Thursday, January 11, 2018
SILENCE! PLEASE...PRETTY PLEASE, PRETTY PLEASE WITH A CHERRY ON TOP....
This past Wednesday at Pope Francis' audience where His Holiness is having a series of classes on the Mass, Pope Francis suggested adding contrived silence to the Mass in all the places that I was taught to do so in my seminary education in the 1970's. It is laudable, but misses the mark as far as this most humble priest is concerned.
By the mid 1970's many progressive liturgists began to hear the complaints of those who remembered quite well the ancient form of the Mass recently suppressed for the majority of the Church throughout the world, that the new and "improved" Mass has too much talk, is too verbal and too sing songy.
So it was recommended by these liturgists at national workshops that parishes add some silence to the Mass. But where and how long?
Initially it was long periods of silence after the "Let Us Pray" of the Collect; after the first reading, after the Psalm, after the second reading and then after the homily, and after Holy Communion. It was a contrived silence and usually people were sitting rather than kneeling in prayer.
And it was long--sometimes one minute to two minutes to three. It was boring and the laity and the priests began to become unpleasantly annoyed by it. So the length of time was shortened to about as long as it takes to say an Hail Mary for the readings and an Our Father for after the homily and Holy Communion.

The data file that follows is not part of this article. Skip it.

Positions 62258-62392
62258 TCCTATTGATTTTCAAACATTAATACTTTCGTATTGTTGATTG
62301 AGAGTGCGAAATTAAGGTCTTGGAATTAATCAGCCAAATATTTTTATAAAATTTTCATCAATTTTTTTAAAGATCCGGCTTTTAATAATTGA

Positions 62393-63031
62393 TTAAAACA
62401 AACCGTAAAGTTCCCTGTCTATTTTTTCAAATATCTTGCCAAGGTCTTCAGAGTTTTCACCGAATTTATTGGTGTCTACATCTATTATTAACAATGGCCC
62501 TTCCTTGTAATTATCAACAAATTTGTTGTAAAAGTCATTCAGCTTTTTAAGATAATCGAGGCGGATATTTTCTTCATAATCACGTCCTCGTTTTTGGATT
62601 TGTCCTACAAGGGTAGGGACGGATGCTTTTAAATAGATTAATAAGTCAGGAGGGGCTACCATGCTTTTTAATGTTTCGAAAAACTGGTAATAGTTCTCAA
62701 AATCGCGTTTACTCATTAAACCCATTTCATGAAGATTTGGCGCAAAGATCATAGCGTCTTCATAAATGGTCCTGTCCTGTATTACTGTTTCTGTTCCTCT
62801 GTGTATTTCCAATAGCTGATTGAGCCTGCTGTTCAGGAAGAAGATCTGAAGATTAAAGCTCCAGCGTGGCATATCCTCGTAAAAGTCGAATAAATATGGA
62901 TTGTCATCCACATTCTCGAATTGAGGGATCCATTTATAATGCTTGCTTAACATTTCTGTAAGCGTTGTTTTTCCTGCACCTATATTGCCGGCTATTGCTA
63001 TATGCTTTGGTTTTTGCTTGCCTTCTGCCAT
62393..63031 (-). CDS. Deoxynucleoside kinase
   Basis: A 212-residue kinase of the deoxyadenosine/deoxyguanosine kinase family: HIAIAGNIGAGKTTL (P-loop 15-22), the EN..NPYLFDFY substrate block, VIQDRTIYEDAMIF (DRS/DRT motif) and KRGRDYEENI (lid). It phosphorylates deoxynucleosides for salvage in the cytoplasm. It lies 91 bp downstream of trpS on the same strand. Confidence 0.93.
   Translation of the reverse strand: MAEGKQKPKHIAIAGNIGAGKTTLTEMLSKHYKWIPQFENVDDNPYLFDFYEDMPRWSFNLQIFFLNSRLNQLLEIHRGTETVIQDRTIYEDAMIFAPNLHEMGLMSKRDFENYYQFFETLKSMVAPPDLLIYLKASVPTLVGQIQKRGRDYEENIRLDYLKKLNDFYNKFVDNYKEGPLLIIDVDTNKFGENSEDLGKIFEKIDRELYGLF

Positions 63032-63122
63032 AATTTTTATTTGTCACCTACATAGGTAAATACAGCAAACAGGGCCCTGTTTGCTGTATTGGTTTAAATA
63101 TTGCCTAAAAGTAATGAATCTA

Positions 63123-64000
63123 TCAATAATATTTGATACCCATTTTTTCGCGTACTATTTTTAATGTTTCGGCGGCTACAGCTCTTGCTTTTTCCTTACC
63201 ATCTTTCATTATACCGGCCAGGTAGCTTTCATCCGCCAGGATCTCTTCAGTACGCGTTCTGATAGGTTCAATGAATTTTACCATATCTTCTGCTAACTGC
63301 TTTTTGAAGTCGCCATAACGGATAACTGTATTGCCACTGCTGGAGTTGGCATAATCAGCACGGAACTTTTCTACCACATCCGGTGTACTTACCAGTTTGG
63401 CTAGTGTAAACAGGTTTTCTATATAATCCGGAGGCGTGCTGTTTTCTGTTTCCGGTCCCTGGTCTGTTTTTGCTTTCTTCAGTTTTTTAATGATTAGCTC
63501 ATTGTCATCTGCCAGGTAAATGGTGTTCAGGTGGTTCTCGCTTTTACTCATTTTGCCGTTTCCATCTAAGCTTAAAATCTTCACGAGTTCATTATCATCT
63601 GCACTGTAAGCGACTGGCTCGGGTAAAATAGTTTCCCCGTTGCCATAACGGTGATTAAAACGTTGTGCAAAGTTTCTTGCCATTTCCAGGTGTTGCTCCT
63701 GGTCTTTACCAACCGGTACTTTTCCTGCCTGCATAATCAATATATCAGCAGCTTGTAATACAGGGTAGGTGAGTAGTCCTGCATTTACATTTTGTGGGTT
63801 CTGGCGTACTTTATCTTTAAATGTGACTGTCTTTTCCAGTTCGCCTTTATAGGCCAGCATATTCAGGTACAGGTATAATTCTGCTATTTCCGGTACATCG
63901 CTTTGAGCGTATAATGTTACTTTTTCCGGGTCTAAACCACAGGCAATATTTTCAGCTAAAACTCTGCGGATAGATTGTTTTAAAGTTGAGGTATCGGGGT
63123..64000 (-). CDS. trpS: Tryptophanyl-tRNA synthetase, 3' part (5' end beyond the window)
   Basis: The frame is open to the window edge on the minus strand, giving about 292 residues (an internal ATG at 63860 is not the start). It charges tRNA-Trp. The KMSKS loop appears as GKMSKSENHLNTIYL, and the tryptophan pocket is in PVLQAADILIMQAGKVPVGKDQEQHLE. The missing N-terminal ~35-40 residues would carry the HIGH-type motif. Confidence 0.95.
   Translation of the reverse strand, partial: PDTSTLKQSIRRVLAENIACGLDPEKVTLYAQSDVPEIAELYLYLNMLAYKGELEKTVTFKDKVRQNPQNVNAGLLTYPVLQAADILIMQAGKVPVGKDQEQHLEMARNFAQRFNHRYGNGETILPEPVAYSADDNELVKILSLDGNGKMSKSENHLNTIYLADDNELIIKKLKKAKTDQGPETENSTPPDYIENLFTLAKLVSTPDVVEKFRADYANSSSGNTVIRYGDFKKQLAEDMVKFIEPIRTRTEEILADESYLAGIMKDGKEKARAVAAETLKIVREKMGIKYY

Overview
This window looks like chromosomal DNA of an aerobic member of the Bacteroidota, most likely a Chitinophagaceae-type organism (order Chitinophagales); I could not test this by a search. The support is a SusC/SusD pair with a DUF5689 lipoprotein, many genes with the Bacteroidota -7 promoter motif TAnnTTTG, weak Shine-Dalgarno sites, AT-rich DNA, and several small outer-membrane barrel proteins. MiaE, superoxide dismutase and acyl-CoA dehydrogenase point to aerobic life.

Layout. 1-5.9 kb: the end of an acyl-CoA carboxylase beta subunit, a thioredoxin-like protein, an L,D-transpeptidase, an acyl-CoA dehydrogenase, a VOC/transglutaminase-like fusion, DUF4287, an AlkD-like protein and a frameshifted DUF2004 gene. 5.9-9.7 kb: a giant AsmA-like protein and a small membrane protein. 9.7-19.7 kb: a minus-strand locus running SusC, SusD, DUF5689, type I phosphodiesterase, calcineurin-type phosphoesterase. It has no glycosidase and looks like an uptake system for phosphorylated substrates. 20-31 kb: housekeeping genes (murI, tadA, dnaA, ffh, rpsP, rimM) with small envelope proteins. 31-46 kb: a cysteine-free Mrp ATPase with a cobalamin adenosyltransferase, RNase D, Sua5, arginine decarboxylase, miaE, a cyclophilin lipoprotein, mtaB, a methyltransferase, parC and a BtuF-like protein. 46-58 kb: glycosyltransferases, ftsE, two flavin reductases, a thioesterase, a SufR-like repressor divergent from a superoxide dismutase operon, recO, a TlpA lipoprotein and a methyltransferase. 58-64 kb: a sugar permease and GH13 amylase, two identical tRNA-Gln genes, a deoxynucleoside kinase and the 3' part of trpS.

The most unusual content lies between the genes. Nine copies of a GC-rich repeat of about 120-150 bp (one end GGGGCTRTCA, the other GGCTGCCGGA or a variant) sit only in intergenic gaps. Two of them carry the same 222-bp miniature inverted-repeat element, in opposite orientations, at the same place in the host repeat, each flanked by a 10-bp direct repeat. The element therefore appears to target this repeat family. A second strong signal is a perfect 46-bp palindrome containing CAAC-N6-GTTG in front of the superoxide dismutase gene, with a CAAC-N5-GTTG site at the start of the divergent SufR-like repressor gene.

Of course there was no consistency from parish to parish. Some had silence others didn't. Some had long silences and others had short.
IT WAS ALL CONTRIVED SILENCE AND WHILE PEOPLE WERE SITTING AND MOST LAITY THOUGHT SOMEONE HAD FORGOTTEN TO MOVE ON WITH THE NEXT PART OF THE MASS!
This happens at major Masses at St. Peter's either outside or inside begun by Pope Benedict and continued by Pope Francis. I experienced the outside several times over the last four years. And yes, after the homily and after Holy Communion, commentators for several languages comes on and says we are going to have some silence so that the congregation won't think someone is sick or has forgotten to do something. And yes, it is long and it is too long and it is much too long and we all were getting antsy!
But with the recently suppressed Ancient Mass, silence was built into actual liturgical prayer and thus was seen as integral rather than contrived. While there were other points of silence, the Grand Silence was the praying of the Roman Canon--with all of its quiet sign language only interrupted by the bells (suppressed by many in the new and "improved" Mass) and the occasional raising of the priestly voice during the Canon.
And everyone in the congregation was kneeling for this Grand Silence and it was awesome. A sense of entering into the sacred of the sacred was occurring and it produced reverence and fear of the Lord.
Today's silence in the new and "improved" Mass is contrived and boring and there is no sense of awe but rather annoyance or wondering when will this ever end!